What is Axcion?
Acxion is a brand of phentermine produced by Ifa Celtics, a Mexican pharmaceutical company. It is used for a limited period of time to speed weight loss in overweight people who are exercising and eating a low-calorie diet. Acxion is in a class of medications called anorectics. It works by decreasing appetite.
Phentermine was approved for medical use in the United States in 1959. It is available as a generic medication. In 2018, it was the 168th most commonly prescribed medication in the United States, with more than 3 million prescriptions. However, phentermine was withdrawn from the market in the United Kingdom in 2000 while the combination medication fen-phen, of which it was a part, was withdrawn from the market in 1997 due to side effects of fenfluramine which caused increased levels of circulating of serotonin which stimulated serotonin receptors on heart valves and thus causing valve insufficiency and leading to primary pulmonary hypertension (PPH). According to the NIH (National Institutes of Health) there is no evidence that phentermine causes PPH.
How should Acxion be used?
Acxion is usually taken as a single daily dose in the morning or three times a day 30 minutes before meals. Follow the directions on your prescription label carefully, and ask your doctor or pharmacist to explain any part you do not understand. Take Acxion exactly as directed.
Most people take Axcion for 3 to 6 weeks; the length of treatment depends on how you respond to the medication. Acxion can be habit-forming. Do not take a larger dose, take it more often, or take it for a longer period than your doctor tells you to. If you are taking the extended-release (long-acting) tablets, do not split, chew, or crush them tablet. There are some tablets that can be crushed and mixed with food. Axcion may be prescribed for other uses. Ask your doctor or pharmacist for more information.
Can I buy Acxion phentermine online?
Acxion is still available by itself in most countries, including the US. However, because it is similar to amphetamine, it is classified as a controlled substance in many countries. Internationally, phentermine is a schedule IV drug under the Convention on Psychotropic Substances. In the United States, it is classified as a Schedule IV controlled substance under the Controlled Substances Act. In contrast, amphetamine preparations are classified as Schedule II controlled substances.
What side effects can Acxion Fentermina cause?
Acxion may cause side effects. Tell your doctor if any of these symptoms are severe or do not go away:
- dry mouth
- unpleasant taste
Some side effects can be serious. If you experience any of the following symptoms, call your doctor immediately:
- increased blood pressure
- heart palpitations
- shortness of breath
- chest pain
- swelling of the legs and ankles
- difficulty doing exercise that you have been able to do
Acxion may cause other side effects. Call your doctor if you have any unusual problems during your treatment with phentermine.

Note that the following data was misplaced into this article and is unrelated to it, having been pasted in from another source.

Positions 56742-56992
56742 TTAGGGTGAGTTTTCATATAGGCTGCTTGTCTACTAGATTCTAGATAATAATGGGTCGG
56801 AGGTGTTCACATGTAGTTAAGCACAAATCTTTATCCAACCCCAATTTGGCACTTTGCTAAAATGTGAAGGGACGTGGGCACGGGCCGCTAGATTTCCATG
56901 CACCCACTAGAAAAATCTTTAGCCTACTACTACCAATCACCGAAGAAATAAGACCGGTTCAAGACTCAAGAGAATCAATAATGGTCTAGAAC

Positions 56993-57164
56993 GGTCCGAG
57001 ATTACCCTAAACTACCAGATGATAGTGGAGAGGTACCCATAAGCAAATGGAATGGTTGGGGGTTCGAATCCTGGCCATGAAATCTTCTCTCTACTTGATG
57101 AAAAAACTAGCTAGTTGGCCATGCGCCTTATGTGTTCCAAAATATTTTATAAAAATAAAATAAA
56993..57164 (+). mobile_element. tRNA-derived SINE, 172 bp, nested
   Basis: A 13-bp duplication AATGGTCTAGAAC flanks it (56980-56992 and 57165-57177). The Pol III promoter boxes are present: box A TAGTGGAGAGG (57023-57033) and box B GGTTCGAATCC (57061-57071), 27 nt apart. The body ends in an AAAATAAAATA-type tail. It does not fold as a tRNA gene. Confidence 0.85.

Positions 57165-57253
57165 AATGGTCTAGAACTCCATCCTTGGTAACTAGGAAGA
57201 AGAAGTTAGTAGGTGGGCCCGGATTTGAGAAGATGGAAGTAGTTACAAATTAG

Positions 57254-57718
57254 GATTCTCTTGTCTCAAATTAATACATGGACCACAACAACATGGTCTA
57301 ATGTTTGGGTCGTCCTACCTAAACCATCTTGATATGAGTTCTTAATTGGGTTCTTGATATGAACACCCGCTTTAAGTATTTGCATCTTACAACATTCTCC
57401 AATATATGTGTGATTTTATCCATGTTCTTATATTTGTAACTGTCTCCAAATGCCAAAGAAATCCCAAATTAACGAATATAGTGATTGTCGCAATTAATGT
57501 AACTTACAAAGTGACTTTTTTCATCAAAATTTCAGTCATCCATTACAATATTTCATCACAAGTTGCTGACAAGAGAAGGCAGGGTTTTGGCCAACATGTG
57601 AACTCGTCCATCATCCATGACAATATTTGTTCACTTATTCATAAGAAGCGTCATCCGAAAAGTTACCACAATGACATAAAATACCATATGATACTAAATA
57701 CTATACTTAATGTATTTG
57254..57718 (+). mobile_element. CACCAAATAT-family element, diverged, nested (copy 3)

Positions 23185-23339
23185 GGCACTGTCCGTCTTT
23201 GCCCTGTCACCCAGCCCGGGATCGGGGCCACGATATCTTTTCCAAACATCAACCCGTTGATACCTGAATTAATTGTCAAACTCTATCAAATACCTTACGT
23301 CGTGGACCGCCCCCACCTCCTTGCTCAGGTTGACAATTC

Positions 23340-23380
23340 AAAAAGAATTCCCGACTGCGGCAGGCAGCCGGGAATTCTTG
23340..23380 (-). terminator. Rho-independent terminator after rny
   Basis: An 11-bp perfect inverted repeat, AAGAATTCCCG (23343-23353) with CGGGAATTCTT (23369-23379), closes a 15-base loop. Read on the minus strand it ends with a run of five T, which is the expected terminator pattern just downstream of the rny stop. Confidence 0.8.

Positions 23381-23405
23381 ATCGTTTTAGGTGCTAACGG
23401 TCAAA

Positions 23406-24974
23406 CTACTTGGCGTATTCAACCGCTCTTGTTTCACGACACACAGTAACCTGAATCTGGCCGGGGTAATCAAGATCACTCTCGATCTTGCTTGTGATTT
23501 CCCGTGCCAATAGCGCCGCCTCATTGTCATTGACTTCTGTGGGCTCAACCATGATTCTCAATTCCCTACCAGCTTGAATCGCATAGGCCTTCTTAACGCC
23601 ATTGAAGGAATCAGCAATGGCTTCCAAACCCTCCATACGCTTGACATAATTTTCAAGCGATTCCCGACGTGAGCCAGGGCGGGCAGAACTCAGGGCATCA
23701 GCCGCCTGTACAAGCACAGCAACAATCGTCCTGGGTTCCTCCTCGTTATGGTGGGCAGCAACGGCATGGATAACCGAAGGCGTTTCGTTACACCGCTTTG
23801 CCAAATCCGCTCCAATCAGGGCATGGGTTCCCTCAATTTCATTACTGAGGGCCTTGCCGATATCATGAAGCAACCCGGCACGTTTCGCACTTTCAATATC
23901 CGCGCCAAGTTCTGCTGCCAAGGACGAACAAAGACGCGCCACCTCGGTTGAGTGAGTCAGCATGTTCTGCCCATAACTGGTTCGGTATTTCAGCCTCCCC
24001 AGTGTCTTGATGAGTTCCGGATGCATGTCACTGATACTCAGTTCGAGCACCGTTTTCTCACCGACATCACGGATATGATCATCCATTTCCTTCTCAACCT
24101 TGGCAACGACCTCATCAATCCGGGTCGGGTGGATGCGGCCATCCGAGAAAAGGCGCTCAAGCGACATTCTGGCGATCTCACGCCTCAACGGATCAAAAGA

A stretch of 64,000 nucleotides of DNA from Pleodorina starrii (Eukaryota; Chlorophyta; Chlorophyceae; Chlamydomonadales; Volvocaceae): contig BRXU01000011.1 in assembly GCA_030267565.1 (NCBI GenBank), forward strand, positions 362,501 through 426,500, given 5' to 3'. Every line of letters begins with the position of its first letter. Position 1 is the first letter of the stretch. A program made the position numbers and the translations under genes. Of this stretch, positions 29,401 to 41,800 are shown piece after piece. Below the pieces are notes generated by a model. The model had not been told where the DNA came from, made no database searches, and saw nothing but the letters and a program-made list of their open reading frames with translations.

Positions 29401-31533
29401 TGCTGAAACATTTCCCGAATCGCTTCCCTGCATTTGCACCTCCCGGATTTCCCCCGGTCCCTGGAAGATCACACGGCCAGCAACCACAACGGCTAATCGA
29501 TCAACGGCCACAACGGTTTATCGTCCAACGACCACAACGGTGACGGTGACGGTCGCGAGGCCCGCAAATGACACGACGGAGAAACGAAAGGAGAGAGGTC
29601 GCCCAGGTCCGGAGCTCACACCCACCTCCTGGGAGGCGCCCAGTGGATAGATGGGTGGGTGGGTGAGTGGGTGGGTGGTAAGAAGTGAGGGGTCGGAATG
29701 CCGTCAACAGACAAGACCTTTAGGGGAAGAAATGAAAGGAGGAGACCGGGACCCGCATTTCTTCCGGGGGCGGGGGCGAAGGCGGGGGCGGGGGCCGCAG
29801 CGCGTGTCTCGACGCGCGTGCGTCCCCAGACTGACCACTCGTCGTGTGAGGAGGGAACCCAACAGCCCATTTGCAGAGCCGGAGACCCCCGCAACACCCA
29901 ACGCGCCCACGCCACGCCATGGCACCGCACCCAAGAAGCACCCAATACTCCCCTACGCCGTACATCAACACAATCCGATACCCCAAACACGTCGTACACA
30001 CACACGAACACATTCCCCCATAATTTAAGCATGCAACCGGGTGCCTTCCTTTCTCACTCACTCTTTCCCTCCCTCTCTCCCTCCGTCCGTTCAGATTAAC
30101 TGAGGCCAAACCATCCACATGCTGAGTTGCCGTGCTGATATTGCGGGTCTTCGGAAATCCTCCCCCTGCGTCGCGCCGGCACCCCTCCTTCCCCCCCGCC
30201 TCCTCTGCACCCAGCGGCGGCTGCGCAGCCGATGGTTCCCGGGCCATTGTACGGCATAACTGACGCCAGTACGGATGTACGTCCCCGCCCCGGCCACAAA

If you experience a serious side effect, you or your doctor may send a report to the Food and Drug Administration’s (FDA) MedWatch Adverse Event Reporting program online (http://www.fda.gov/Safety/MedWatch) or by phone (1-800-332-1088).
Acxion Fentermina Safety Information
Before taking phentermine,
- tell your doctor and pharmacist if you are allergic to phentermine, any other medications, or any of the ingredients in phentermine tablets. Ask your pharmacist for a list of the ingredients.
- tell your doctor and pharmacist what prescription and nonprescription medications, nutritional supplements, and herbal products you are taking or plan to take. Be sure to mention any of the following: fluoxetine (Prozac), fluvoxamine (Luvox), guanethidine, insulin medications for weight loss and depression, paroxetine (Paxil), and sertraline (Zoloft). Also tell your doctor if you are taking monoamine oxidase (MAO) inhibitors such as isocarboxazid (Marplan), phenelzine (Nardil), selegiline (Eldepryl, Emsam, Zelapar) and tranylcypromine (Parnate), or if you have stopped taking one of these medications in the past 2 weeks. Your doctor may need to change the doses of your medications or monitor you carefully for side effects.
- tell your doctor if you have or have ever had heart disease, high blood pressure, arteriosclerosis (narrowing of the arteries), hyperthyroidism (overactive thyroid gland), diabetes, glaucoma, or a history of drug abuse.
- tell your doctor if you are pregnant, plan to become pregnant, or are breast-feeding. If you become pregnant while taking phentermine, call your doctor.
- talk to your doctor about the risks and benefits of taking phentermine if you are 65 years of age or older. Older adults should not usually take phentermine because it is not as safe as other medications that can be used to treat the same condition.
- you should know that this medication may make you drowsy. Do not drive a car or operate machinery until you know how this medication affects you.
- ask your doctor about the safe use of alcohol while you are taking phentermine. Alcohol can make the side effects of phentermine worse.
- if you have diabetes, you may need to decrease your dose of insulin while taking phentermine. Call your doctor if you have questions or problems.